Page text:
Rainbow SPC Process: Using Statistical Tools for Accelerated Product Development and Enhanced Reliability
By Thimmiah Gurunatha
Traditional approaches to statistical process control (SPC) charting are effective when it comes to monitoring process behaviors and providing useful data for continuous improvement efforts. However, many of the same tools typically reserved for inspection and basic quality control can have much broader applications for enhanced quality and reliability.
I created the Rainbow SPC approach in 1990 while working at Xerox and continued to develop it in different environments and problem-solving applications until I retired in 2008. The approach offers a road map for quality professionals to follow in applying tools that may already be familiar to them in other contexts. The key is to start thinking of those tools earlier than the inspection stage. When treated as part of product design and development processes, they can have an impact on the bottom line in terms of improved reliability, an accelerated design process, and reduced costs of poor quality.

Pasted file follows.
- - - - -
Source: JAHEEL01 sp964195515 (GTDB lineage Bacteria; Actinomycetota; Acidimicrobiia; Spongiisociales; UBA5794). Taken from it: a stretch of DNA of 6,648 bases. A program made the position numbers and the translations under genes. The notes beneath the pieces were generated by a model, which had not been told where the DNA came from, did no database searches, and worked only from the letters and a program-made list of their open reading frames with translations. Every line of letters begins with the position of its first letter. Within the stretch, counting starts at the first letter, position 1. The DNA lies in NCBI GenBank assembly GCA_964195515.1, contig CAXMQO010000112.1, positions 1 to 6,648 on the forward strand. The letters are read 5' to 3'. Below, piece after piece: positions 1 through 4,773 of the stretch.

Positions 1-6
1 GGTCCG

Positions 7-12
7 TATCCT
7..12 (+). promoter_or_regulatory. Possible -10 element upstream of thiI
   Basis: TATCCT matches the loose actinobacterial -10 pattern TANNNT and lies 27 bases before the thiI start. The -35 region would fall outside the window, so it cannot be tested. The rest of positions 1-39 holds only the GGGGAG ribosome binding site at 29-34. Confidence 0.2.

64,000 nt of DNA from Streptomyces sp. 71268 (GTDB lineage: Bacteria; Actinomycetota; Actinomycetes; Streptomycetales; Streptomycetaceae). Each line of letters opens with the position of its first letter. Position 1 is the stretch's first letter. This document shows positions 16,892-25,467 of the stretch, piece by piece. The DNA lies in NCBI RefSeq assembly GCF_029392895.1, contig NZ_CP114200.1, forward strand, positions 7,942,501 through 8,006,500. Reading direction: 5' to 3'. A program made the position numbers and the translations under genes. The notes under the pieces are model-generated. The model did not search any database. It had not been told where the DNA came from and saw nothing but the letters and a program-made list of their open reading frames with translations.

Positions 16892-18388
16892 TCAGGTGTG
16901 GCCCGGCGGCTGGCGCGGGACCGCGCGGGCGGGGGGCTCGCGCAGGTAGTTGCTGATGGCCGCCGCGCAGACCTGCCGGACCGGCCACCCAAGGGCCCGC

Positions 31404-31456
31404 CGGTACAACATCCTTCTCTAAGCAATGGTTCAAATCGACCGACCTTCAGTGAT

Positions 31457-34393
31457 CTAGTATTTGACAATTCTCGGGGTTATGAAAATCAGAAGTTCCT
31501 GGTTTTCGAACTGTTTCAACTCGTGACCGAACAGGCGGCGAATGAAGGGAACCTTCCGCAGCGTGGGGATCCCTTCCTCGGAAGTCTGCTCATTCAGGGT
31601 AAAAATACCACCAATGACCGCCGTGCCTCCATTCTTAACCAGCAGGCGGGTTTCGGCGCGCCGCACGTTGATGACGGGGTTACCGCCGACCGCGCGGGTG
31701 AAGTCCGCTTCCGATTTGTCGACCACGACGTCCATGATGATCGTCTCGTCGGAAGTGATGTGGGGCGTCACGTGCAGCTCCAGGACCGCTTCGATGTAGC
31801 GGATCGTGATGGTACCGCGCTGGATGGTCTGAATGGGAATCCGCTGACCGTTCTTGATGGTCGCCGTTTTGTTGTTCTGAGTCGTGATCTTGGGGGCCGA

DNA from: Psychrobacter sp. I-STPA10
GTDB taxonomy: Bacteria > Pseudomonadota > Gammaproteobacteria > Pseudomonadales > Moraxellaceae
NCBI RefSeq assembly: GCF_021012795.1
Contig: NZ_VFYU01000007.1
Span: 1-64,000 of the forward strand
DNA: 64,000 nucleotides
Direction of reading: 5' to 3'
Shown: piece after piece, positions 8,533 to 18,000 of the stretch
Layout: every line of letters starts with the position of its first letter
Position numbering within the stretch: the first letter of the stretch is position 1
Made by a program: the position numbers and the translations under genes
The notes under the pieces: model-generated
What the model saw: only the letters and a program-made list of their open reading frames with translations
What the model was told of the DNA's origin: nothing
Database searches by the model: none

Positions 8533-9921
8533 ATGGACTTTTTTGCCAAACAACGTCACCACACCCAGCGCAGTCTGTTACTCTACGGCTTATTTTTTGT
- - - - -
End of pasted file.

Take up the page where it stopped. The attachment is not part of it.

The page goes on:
Learn more about applying the Rainbow SPC approach. View these Webinars hosted by
How to Use the Road Map
The tools referenced in the road map represent a collection of classical statistical tools complimented by newer tools developed by experts around the world. It is not the purpose of the road map to provide instruction in the application of the tools. Rather, the intention is to show where they fit in the research and product/process development process.
Page 1 shows the overall flow of the product development process, from gathering customer requirements--including needs, wants, and delights--to the launch of the product.
Page 2 provides help with problem solving during product or process development. If you encounter problems, the tools on this page can help you identify and solve them with speed. This page also shows tools for sustaining the gains in manufacturing applications and for reducing or eliminating early failures.